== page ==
Donellan, Nehemias (Daniel, Nehemiah; Ó Domhnalláin, Fearganainm) (d. 1609), protestant archbishop of Tuam and Irish-language scholar, was born in Co. Galway, son of Maoileachlainn Ó Domhnalláin and his wife Sisile Ní Cheallaigh. The O'Donnellans were a well known and learned family frequently mentioned in the annals. He enrolled at Cambridge University on 13 January 1579/80 under the name Nehemiah Daniel and attended both King's College and Catherine Hall, receiving his BA in 1582.
He returned to Ireland and was residing in the diocese of Kilkenny when he was mentioned in a 1591 document on the state of religion in Connacht as one of the few protestants in the country who could preach the gospel in the Irish language. He later became coadjutor to William O'Mullally, archbishop of Tuam (1572–95), before being appointed his successor in 1595. This appointment was due both to the translation work he had done for the church and to his ability to communicate with the people in their own language, as the writ directing his appointment mentions. In addition to his bishopric he held by dispensation the rectory of Kilmore, Co. Kilkenny, and the vicarages of Castledoagh in the diocese of Ossory, and of Donard in the diocese of Dublin.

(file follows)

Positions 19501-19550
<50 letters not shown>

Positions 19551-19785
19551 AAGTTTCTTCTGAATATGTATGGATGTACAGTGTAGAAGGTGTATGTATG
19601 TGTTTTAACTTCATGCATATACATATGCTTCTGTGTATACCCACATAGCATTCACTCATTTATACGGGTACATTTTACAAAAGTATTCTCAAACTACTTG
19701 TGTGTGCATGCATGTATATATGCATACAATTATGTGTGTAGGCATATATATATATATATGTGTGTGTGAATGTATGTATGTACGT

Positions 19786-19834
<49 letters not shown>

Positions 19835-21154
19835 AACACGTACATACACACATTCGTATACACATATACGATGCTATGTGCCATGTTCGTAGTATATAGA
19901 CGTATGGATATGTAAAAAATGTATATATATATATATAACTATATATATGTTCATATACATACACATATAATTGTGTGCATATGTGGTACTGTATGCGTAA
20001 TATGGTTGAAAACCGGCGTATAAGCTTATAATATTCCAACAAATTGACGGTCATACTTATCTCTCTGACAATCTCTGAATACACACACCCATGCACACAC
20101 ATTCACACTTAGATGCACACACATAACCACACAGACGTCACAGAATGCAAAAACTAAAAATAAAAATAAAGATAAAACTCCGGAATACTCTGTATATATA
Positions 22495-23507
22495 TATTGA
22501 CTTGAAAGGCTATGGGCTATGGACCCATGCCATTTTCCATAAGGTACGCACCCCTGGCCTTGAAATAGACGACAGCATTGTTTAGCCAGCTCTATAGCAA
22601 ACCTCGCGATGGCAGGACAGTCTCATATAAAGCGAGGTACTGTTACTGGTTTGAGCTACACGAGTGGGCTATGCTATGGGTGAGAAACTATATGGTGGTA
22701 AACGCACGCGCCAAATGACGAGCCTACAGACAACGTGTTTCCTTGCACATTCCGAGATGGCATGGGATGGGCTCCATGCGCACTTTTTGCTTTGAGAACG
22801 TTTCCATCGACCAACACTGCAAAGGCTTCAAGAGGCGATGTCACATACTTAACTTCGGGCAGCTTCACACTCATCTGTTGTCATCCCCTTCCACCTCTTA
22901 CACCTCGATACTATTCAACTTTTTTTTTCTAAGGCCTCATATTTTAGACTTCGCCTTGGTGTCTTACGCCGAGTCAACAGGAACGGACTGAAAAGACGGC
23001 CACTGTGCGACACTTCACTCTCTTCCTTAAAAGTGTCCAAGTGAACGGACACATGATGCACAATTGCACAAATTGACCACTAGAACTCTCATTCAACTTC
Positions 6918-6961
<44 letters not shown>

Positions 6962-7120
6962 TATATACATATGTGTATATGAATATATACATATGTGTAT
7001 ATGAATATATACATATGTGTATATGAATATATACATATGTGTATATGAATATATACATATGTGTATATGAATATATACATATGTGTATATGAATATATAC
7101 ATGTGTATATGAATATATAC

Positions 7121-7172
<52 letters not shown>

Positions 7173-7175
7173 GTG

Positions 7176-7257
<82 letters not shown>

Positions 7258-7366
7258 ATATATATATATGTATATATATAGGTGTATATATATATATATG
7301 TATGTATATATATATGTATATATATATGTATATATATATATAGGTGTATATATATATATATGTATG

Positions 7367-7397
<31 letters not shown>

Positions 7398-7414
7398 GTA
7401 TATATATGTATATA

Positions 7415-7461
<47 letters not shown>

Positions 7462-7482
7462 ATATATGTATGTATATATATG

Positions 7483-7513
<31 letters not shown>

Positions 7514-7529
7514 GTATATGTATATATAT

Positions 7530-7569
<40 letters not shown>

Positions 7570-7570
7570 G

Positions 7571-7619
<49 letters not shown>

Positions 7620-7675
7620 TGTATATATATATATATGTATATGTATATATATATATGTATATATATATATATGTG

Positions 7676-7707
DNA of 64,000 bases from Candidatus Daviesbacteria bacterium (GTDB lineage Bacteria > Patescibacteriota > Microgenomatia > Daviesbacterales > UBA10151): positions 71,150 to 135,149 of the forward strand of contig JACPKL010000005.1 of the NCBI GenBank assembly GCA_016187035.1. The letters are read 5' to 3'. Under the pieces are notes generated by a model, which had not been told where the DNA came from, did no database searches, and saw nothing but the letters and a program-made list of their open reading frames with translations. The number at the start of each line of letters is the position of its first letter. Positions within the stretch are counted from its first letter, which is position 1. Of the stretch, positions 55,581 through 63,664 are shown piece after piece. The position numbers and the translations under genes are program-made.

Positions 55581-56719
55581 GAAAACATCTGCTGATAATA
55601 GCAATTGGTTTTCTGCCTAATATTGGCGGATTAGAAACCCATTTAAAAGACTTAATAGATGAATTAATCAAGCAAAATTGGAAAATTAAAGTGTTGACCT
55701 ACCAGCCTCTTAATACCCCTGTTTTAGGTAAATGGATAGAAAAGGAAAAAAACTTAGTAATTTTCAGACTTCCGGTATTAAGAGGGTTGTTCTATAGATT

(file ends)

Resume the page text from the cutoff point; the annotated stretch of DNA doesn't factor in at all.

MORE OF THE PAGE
He was one of the translators of the New Testament for which Elizabeth I early in her reign had provided funds. The translation was completed by William Daniel (qv) and published in Dublin (1603) under the title Tiomna nvadh ar dTighearna agvs ar Slanaightheora Iosa Criosd, and was the means by which it was expected the Roman catholic church in Ireland would be destroyed. In addition, Donellan did much of the translation of the Book of Common Prayer, which William Daniel published (1608) as Leabhar na n-vrnaightheadh gcomhchoidchiond.
He married (date unknown) Elizabeth, daughter of Nicolas O'Donnell. One of their five sons, James (qv), was knighted, and became lord chief justice of the common pleas in Ireland. Donellan died in Tuam in 1609, shortly after resigning his see, and was buried in the cathedral there.